Every month, we at The Spool select a filmmaker to explore in greater depth — their themes, their deeper concerns, how their works chart the history of cinema, and the filmmaker’s own biography. With his latest, Mank, now on Netflix, we’re spending December rifling through the cold, exacting details of David Fincher and the ways his music-video-inspired aesthetics changed American filmmaking. Read the rest of our coverage here.
I’ve been told that at Christmas Time, we are honest, so in that spirit, allow me to start this look back review with my own bit of honesty. I’ve seen The Curious Case of Benjamin Button twice before watching it for this review. The first time I hated it. The second time, I hated it until I fell asleep about 20 minutes in.
Imagine my surprise, then, when I found myself wryly chuckling at the very same film in my living room some 10 years after I last watched it, almost 12 years exactly since I first encountered it.
Alas, it proved a short-lived pleasant surprise. But it was still, briefly, a pleasant surprise.
Ok, confession out of the way: let’s start back at the beginning.
The Curious Case of Benjamin Button tells the story of titular Benjamin (Brad Pitt), who ages backward. Although born the size of the baby, he looks like an old man and his body shows the same damage one would expect of a person nearing the end of their lives. As he grows up, he also grows younger, increasing in height but decreasing in his physical wear and tear. This, of course, lends Benjamin a unique take on the world around him.
[Fincher] remains in control of the aesthetic even if it is not the tech-heavy grime of his early period or the weighty realism of his more recent work.
This unusual perspective on life leads to the oddest film in David Fincher’s filmography. In tone, certainly, but also in aesthetics. While still boasting the kind of impressive visuals we have come to expect from the director, they often seem filtered through other influences. If, for instance, you ever wanted to see a Fincher movie that also looked like Wes Anderson took the reins for certain scenes, Benjamin Button will frequently fulfill that desire.
To be clear, it doesn’t feel like hollow mimicry. Fincher evokes Anderson (as well as Ridley Scott in his historical epic mode, bits of Spielberg, and even Zemeckis, but more on that later) without Xeroxing them. He remains in control of the aesthetic, even if it’s not the tech-heavy grime of his early period or the weighty realism of his more recent work.
The script, from writer Eric Roth, also is funnier than your average Fincher script, especially in its early stretch. That enables Fincher to be a bit more slyly humorous in his visuals, a rarity for the director. Unfortunately, it is almost certainly Roth’s work that leads to the biggest problem with the film, one that a rewatch confirmed rather than lead me to reconsider. Benjamin Button is Forrest Gump in better wrapping paper and devoid of the latter’s boomer revisionism.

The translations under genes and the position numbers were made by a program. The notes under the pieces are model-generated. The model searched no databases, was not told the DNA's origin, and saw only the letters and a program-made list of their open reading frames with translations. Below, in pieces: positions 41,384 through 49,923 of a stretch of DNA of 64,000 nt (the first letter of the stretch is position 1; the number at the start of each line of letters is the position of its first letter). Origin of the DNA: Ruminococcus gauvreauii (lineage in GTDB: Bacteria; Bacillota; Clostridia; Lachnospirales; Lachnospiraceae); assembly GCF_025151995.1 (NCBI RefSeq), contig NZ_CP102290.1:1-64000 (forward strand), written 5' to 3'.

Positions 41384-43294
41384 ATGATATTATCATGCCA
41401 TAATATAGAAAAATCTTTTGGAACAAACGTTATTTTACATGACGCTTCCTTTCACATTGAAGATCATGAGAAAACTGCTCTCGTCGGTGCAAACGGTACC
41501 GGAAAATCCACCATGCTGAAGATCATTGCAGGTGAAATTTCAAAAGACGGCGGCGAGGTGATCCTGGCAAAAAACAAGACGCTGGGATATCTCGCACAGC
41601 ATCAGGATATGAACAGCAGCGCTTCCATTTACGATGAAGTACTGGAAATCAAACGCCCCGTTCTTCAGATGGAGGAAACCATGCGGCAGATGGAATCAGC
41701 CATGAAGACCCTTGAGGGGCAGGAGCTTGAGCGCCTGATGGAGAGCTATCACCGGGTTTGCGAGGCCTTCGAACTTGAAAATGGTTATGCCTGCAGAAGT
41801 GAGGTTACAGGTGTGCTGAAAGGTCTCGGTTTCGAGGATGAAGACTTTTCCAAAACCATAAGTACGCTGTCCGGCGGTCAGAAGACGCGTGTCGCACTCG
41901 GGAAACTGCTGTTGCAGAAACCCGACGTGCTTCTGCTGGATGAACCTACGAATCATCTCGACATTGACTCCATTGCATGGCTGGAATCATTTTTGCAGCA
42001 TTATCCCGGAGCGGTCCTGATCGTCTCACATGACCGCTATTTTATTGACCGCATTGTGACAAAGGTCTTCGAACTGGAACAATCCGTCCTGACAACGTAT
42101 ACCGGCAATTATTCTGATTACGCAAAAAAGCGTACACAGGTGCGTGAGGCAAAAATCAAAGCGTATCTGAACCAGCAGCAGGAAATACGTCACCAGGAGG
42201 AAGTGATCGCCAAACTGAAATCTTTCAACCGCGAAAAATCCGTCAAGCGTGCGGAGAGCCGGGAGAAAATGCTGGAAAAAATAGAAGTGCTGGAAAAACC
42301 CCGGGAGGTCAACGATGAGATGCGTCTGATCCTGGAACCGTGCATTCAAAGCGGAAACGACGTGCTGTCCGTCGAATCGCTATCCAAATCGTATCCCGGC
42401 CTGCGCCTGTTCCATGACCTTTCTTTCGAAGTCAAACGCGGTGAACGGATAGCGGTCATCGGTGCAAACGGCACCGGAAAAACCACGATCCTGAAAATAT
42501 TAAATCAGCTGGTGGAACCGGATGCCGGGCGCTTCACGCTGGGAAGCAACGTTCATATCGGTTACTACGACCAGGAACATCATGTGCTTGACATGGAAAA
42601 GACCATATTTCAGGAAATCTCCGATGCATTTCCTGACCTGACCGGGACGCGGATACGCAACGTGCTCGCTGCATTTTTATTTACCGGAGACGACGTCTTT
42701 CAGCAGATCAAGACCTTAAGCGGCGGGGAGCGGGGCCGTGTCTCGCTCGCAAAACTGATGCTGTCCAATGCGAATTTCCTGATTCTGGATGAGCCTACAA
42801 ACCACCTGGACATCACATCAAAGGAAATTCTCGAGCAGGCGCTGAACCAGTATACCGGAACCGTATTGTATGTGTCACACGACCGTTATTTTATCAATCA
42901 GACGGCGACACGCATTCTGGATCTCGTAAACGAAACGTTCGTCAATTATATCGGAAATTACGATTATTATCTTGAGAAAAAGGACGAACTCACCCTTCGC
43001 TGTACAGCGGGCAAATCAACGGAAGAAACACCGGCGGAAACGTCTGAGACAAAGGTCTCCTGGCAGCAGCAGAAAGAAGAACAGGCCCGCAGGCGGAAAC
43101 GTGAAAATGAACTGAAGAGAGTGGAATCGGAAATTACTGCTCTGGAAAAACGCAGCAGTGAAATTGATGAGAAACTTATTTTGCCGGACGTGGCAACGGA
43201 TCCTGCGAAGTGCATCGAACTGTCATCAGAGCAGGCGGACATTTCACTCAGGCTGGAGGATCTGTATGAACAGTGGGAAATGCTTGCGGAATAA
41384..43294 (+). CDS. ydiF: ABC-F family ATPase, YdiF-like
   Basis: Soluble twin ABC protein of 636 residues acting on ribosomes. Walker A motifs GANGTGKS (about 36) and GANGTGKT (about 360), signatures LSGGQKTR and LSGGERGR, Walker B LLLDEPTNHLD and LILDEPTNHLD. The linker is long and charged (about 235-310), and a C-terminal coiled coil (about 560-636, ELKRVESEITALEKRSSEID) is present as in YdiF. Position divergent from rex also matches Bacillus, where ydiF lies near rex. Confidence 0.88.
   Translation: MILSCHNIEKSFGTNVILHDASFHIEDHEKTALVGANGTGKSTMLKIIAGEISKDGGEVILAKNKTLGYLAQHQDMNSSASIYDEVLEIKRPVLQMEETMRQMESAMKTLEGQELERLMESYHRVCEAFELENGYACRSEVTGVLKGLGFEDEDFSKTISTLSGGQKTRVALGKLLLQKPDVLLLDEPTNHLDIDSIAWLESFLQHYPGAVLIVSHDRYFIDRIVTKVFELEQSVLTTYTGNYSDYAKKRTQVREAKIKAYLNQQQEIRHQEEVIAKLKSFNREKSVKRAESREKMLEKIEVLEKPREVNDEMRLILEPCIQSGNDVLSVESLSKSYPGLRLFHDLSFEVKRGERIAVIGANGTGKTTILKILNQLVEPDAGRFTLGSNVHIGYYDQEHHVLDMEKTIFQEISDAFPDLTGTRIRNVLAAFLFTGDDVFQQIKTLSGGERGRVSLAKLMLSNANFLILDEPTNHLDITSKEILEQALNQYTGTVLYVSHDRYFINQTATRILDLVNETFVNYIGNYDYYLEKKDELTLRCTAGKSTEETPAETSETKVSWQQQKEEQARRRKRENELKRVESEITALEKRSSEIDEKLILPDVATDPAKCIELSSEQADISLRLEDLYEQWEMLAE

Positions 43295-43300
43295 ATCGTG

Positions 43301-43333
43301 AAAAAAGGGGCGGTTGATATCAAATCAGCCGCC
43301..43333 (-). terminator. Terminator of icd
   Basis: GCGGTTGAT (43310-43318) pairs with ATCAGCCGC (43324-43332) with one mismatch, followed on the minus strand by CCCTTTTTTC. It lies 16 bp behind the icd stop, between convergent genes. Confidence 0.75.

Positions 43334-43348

This is hardly a unique take, as it turns out, so I won’t try to pretend otherwise. But that’s because it’s a crushingly obvious one. There are surface reasons, for certain: the non-stereotypical (but not precisely accurate) accents of the leads, the heavy use of voiceover, the way Benjamin and Forrest seem to be both deeply involved in history and blissfully untouched by its consequences. On their own, these are noteworthy similarities, but not necessarily a problem.
But both films are shallow affairs dressed up as deep insightful works. Roth, who also wrote Gump, puts the same kinds of observations in the mouth of Button as he does Forrest. Benjamin certainly has a more poetic style, but his thoughts on life end up just as empty as Gump and his box of chocolates. In a movie clocking in at over 165 minutes, that’s just deadly.
That isn’t the only problem with Button: at times, the movie feels like that uncomfortable relative who makes sure to identify the race of every person in the story they’re telling, regardless of its relevance. The film seems to suggest an irony to the Native American gunner assigned to Button’s tugboat buying wildly into American exceptionalism but doesn’t quite square that circle. And if the movie doesn’t recognize that dissonance, why do we need to know this character is Native American?
At times, the movie feels like the relative you have who makes sure to identify the race of every person in the story they’re telling whether it is relevant or not.
So while this re-evaluation started with nudging me towards a more favorable perspective on the film, by the time the credits rolled I was more or less back where I started. Benjamin Button is funnier than I remember it being; Pitt does plenty with a cocked head, a small smile, or a nod, making Button a genuinely pleasant character to spend a film with. Supporting turns from several, including Taraji P. Henson as his adopted mom Queenie and Tilda Swinton as Benjamin’s first love Elizabeth Abbott, give Button a much deeper bench than you might expect. Its visual style is worthy of praise as well. The way Fincher expanded his palette without losing himself along the way is an aesthetic treat for sure.
But at its core, the film is rotted through with a philosophical viewpoint that proves a mile (or 166 minutes) wide but only an inch deep. For a director who’s shown plenty of insight into humanity in a single shot of a mother and daughter huddled together on a steel floor or a helicopter shot of a seemingly unpopulated area outside a city, it’s a curious misstep for sure. Beyond curious, honestly. Downright confounding.